His father, Goglielmo, was a lord of the Banda dei Fuori family, located in Rocca, one of the five great noble clans of the south of the island, known of the Cinarchesi. Since 1299, Corsica had been colonized by the Republic of Genoa in a bid to impose its domination over the whole Western Mediterranean against the rival kingdom of Aragon. The Aragonese had a claim on the sovereignty over the island and intended to add Corsica to their empire as they already controlled Sardegna and Sicily.
In 1340, Goglielmo della Rocca was nominated vicar of the Genoese governor in charge of the southern half of the island. Maybe stirred by the consequences of the Black Death, the political framework in Corsica started evolving fast and the lords' rule was contested by the popolari who found immediate support from the first elected Genoese doge Simone Boccanegra.
According to the medieval custom, Goglierlmo had been forced to offer his son as a hostage to the Republic, in effect, a token of his allegiance. Still, in 1353, unable to stand the recent political evolution, he rebelled against Genoa and declared himself openly in favour of Aragon. He was promptly defeated and died mysteriously in 1354.
Arrigo was held hostage for two years in Genoa but managed to escape during a revolt in 1356. Back in Corsica, he was confronted with the great anti-feudal revolt of 1357 but managed to escape to Aragon. There, along with a number of Corsican exiles, he joined the army of the king and fought for him against the Sardenians rebels.
In the early 1370s, Corsica was bitterly divided between two popolari parties, the Rusticacci and the Caggionacci, and the Genoese grip over the island was further weakened by a prolonged dearth. In February 1372, Arrigo landed in Valinco with a group of Aragonese soldiers and quickly rallied the south of the island (where the aristocratic party was still strong) to his cause.
The Genoese put Franceschino d'Evisa, one of the leaders of the 1357 rebellion, in charge of a small army with the mission of driving Arrigo out of Corsica. But Arrigo had Franceschino assassinated and rapidly conquered the rest of the island except the two Genoese fortresses of Bonifacio and Calvi. In 1373, at the assembly of Bibuglia, Arrigo della Rocca was elected count of Corsica.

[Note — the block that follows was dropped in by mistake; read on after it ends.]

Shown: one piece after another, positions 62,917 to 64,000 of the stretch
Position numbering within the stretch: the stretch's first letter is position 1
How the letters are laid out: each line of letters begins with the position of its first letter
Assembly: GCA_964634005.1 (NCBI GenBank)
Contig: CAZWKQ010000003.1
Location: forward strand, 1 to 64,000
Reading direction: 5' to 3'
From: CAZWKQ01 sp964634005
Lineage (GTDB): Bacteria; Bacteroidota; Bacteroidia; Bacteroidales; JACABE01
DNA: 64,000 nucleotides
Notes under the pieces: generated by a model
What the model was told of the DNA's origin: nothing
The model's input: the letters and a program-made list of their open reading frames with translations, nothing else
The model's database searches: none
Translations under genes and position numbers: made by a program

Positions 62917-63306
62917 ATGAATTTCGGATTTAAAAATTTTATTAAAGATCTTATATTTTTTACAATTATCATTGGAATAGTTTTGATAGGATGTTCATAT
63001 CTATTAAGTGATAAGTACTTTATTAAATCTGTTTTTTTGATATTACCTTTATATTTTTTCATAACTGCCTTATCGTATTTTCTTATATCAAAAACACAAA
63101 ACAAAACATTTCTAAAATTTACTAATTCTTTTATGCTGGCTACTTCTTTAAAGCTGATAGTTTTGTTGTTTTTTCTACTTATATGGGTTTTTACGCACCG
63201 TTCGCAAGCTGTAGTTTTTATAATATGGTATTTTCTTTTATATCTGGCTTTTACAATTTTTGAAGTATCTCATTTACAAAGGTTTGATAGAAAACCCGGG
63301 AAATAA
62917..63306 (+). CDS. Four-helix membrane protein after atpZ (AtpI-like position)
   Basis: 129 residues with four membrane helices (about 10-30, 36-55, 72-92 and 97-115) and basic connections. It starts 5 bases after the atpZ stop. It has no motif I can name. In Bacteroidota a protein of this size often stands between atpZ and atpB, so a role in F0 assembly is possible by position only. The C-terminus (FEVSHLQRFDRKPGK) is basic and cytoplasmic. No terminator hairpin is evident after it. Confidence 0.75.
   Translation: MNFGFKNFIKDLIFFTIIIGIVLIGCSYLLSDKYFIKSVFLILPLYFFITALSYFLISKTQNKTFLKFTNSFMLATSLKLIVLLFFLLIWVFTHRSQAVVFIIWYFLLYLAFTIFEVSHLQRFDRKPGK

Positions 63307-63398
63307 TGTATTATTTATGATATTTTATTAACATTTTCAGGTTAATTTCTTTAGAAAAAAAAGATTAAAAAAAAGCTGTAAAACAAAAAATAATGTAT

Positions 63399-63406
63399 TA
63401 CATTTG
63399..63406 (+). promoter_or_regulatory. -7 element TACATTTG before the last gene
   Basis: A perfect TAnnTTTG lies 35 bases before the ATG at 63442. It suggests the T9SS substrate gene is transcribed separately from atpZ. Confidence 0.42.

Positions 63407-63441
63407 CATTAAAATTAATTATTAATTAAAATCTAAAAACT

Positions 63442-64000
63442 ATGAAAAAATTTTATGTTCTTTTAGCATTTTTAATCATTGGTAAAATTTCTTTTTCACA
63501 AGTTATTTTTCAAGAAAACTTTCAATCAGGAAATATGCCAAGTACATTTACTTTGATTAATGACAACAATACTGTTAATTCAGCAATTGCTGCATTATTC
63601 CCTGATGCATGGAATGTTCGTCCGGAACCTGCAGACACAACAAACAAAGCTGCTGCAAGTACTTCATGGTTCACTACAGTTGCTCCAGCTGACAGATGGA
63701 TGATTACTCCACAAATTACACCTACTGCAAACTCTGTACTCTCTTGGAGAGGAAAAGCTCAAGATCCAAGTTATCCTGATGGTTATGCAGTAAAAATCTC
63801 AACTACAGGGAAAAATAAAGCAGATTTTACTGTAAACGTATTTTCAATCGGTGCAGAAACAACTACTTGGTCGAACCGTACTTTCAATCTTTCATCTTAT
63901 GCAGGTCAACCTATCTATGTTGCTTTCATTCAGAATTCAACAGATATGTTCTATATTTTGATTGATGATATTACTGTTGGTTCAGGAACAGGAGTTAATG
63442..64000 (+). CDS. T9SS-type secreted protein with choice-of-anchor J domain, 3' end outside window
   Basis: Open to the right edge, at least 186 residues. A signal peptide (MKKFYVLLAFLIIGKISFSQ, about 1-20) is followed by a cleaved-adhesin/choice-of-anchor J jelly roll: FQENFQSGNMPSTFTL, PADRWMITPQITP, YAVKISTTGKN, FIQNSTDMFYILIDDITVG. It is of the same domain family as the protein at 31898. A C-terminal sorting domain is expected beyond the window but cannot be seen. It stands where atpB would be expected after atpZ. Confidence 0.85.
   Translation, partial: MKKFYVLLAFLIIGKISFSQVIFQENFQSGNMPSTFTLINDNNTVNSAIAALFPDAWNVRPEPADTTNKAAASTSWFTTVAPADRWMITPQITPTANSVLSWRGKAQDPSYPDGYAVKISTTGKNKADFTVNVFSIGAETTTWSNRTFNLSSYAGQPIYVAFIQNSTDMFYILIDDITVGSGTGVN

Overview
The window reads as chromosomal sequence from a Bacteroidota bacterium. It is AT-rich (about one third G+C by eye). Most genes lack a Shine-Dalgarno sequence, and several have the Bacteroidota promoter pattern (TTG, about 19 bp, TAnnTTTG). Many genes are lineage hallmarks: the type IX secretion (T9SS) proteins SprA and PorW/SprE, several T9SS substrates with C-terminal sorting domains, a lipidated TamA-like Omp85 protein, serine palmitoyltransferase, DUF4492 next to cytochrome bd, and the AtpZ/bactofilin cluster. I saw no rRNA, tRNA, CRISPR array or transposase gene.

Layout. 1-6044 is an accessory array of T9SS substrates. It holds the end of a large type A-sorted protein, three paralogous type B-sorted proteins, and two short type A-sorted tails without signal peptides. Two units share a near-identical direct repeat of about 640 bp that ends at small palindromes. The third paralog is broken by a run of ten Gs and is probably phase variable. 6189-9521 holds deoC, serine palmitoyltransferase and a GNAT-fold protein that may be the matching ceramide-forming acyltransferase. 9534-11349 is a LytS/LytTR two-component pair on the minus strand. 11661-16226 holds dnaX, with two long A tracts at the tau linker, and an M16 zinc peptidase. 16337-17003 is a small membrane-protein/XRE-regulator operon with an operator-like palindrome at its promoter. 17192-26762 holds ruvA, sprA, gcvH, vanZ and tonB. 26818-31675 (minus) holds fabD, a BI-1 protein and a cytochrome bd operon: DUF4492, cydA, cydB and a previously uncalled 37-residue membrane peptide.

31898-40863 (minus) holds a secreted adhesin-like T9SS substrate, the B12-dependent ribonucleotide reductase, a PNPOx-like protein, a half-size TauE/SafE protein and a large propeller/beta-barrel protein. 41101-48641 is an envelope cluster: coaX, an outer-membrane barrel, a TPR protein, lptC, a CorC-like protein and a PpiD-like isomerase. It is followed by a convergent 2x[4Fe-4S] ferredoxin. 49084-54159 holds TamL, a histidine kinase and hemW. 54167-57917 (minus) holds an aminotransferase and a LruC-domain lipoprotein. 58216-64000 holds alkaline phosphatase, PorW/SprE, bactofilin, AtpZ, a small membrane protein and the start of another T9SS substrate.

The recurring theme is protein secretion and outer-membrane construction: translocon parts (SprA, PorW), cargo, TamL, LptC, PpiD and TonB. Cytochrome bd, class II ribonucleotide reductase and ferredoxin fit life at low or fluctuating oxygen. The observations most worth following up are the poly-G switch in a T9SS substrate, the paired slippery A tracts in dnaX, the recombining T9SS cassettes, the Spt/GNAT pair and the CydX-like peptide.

Arrigo recognized the sovereignty of the Aragonese king over the island but, in 1376, he had to face a first Genoese attempt to re-take Corsica. Finally, in 1378, an uneasy peace was signed between the king and the Republic. But the same year, the Genoese created the moana di Corsica, an association of creditors to the state who had been offered the fiscal revenues of the islands in exchange of funds to re-conquer it.
The maonesi were initially successful and Arrigo was compelled to retreat into the south of the island. Using diplomacy, the Genoese then offered him to integrate the maona as a shareholder and he accepted. In the south of the island, he established a new administration based on the feudal system and backed by the great Cinarchesi families. Aware of the danger posed by this independent power at their doorstep, the moanesi launched a military operation against the South in 1379 but they were routed and forced back into their northern strongholds.
For a dozen years, Arrigo kept the maonesis at bay and supported the Aragonese imperial ambition as far as Palermo. In exchange, he was offered a number of revenues in Sargengna by the king. But in 1392, the Republic of Genoa dissolved the maona and funded directly a new invasion of Corsica. Arrigo and his son Anton-Lorenzo were forced to flee to Aragon.
In 1394, Arrigo returned to Corsica, once more with a troop of Aragonese soldiers. He rapidly reconquered the island, but this time he did not seek the support of the Cinarchesi who had betrayed him two years earlier and sided with the Genoese. On the contrary, he rested his legitimacy on the defense of the rights of the people, becoming de facto the leader of the anti-aristocrratic popolari party.
The new rule felt so secure that in 1397, the king of Aragon, Martin I, could tour the island. The same year, a new Genoese attempt to reconquer Corsica is crushed at the battle of Bibuglia. The next year a new Genoese attack was mounted under Raffaelle de Montaldo, Arrigo once more was pushed south. In 1400, he assembled an army to re-conquer the ground he had lost, but the following spring as he prepared to march north, an epidemics of plague broke out. Numerous soldiers and civilians died from the disease and Arrigo himself was struck. He died in Frasso in June 1401.